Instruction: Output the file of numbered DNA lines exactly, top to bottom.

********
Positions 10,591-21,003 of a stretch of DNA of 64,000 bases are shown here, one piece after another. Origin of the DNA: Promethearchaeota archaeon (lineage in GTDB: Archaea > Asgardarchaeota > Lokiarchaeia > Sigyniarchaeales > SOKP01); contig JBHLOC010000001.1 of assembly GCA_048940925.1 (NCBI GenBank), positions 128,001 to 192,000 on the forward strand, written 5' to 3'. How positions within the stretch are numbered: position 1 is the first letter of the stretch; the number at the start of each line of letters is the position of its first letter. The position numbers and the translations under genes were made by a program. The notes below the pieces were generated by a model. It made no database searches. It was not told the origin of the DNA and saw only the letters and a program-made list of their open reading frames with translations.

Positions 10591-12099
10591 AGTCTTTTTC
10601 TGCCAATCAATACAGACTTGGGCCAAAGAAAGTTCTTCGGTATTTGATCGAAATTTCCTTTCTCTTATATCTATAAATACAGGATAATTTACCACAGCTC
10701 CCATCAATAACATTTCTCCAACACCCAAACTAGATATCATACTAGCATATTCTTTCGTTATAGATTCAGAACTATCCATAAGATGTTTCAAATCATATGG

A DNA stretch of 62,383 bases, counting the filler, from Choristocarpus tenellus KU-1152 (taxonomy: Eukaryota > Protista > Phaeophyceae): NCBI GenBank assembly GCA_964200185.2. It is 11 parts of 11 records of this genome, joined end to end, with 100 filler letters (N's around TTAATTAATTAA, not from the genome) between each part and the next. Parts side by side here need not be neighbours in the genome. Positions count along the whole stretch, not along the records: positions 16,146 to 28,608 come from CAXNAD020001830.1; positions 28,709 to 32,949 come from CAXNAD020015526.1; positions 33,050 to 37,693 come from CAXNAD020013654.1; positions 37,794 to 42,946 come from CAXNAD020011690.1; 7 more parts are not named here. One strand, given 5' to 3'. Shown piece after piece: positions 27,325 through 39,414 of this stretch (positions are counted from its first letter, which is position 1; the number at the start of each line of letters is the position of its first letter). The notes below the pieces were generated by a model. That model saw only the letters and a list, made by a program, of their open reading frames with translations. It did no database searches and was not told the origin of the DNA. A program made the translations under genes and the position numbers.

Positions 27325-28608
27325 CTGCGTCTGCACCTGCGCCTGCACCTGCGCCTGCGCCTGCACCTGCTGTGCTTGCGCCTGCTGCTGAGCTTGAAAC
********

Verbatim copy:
Positions 10,591-21,003 of a stretch of DNA of 64,000 bases are shown here, one piece after another. Origin of the DNA: Promethearchaeota archaeon (lineage in GTDB: Archaea > Asgardarchaeota > Lokiarchaeia > Sigyniarchaeales > SOKP01); contig JBHLOC010000001.1 of assembly GCA_048940925.1 (NCBI GenBank), positions 128,001 to 192,000 on the forward strand, written 5' to 3'. How positions within the stretch are numbered: position 1 is the first letter of the stretch; the number at the start of each line of letters is the position of its first letter. The position numbers and the translations under genes were made by a program. The notes below the pieces were generated by a model. It made no database searches. It was not told the origin of the DNA and saw only the letters and a program-made list of their open reading frames with translations.

Positions 10591-12099
10591 AGTCTTTTTC
10601 TGCCAATCAATACAGACTTGGGCCAAAGAAAGTTCTTCGGTATTTGATCGAAATTTCCTTTCTCTTATATCTATAAATACAGGATAATTTACCACAGCTC
10701 CCATCAATAACATTTCTCCAACACCCAAACTAGATATCATACTAGCATATTCTTTCGTTATAGATTCAGAACTATCCATAAGATGTTTCAAATCATATGG

A DNA stretch of 62,383 bases, counting the filler, from Choristocarpus tenellus KU-1152 (taxonomy: Eukaryota > Protista > Phaeophyceae): NCBI GenBank assembly GCA_964200185.2. It is 11 parts of 11 records of this genome, joined end to end, with 100 filler letters (N's around TTAATTAATTAA, not from the genome) between each part and the next. Parts side by side here need not be neighbours in the genome. Positions count along the whole stretch, not along the records: positions 16,146 to 28,608 come from CAXNAD020001830.1; positions 28,709 to 32,949 come from CAXNAD020015526.1; positions 33,050 to 37,693 come from CAXNAD020013654.1; positions 37,794 to 42,946 come from CAXNAD020011690.1; 7 more parts are not named here. One strand, given 5' to 3'. Shown piece after piece: positions 27,325 through 39,414 of this stretch (positions are counted from its first letter, which is position 1; the number at the start of each line of letters is the position of its first letter). The notes below the pieces were generated by a model. That model saw only the letters and a list, made by a program, of their open reading frames with translations. It did no database searches and was not told the origin of the DNA. A program made the translations under genes and the position numbers.

Positions 27325-28608
27325 CTGCGTCTGCACCTGCGCCTGCACCTGCGCCTGCGCCTGCACCTGCTGTGCTTGCGCCTGCTGCTGAGCTTGAAAC